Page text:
Man, a 13-year-old American Paint gelding, suffered a severe barbed wire injury in May 2010. Immediately after the injury, the owners trailered the horse to their local veterinarian who cleaned the wound and prescribed antibiotics.
When the horse failed to improve over the next few weeks, the veterinarian extended the course of antibiotics. After 3 months with little improvement, the owners decided to seek another opinion, and the horse arrived at the Lee Veterinary Clinic in Atmore, Ala., on Aug. 14, 2010.
The horse was presented with severe lameness in the right front foot. Physical examination revealed significant infection and tissue necrosis through the hoof wall and sensitive laminae, including the medial collateral cartilage and the medial wing of the coffin bone (Figure 1).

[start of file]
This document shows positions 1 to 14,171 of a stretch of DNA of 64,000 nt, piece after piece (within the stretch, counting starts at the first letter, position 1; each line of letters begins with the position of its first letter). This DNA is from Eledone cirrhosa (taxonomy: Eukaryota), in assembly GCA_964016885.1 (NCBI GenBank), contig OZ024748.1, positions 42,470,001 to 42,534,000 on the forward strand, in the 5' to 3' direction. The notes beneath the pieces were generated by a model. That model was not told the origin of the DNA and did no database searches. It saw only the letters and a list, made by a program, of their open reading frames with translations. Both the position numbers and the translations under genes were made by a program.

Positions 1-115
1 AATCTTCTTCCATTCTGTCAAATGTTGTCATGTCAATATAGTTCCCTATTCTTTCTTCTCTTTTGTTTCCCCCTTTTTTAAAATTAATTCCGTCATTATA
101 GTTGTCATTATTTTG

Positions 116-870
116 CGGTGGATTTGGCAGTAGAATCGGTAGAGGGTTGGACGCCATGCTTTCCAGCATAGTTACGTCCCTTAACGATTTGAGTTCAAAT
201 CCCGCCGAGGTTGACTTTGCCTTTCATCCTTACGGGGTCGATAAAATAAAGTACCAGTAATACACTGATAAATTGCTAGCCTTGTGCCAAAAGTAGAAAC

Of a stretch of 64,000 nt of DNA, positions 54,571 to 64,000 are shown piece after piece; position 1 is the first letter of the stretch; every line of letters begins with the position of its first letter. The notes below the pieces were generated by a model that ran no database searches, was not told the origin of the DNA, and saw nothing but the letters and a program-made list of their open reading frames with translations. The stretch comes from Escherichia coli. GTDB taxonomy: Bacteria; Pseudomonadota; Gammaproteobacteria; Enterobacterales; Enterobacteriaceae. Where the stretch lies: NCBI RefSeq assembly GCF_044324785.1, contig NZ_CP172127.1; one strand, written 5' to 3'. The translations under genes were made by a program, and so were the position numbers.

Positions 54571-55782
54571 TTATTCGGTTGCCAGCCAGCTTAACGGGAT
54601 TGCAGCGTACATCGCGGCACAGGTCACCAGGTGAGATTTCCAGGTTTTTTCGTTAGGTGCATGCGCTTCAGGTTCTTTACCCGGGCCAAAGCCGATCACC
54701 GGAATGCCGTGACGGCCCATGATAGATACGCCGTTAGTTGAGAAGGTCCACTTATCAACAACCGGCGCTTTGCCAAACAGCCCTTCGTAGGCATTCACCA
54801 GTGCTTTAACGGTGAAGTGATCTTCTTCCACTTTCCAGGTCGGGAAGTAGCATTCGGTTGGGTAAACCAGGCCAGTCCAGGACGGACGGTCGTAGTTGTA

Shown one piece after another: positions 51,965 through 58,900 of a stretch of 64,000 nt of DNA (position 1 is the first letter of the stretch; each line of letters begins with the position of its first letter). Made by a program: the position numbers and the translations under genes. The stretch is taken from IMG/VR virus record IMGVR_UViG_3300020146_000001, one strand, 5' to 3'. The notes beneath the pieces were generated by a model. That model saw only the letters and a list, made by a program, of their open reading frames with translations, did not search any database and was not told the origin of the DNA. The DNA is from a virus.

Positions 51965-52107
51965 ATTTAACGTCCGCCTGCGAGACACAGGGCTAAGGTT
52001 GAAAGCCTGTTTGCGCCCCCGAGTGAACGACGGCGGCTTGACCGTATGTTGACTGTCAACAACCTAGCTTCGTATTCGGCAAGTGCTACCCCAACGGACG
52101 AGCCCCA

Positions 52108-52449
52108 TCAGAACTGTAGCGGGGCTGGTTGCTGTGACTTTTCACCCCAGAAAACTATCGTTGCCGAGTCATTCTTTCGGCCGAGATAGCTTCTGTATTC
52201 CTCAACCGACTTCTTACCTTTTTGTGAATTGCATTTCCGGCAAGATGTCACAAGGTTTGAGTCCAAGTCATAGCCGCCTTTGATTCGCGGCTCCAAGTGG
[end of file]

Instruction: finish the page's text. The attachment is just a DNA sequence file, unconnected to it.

Radiographs revealed three barbs were imbedded deep in the medial hoof wall, extending from the coronary band to the sole (Figure 2).
Dr. James H. Lee and Certified Journeyman Farrier Jim LaClaire agreed the first step was to debride the foot to remove the imbedded barbs and to remove all dead and infected soft tissue and bone.
Using nippers and a Dremel Multi-Max saw, the vet/farrier team removed approximately one-third of the hoof wall. The resection extended from the coronary band to the sole and included the medial one-third of the hoof wall. This included the medial collateral cartilage and a portion of the medial aspect of the coffin bone (Figure 3).
Once the foot was…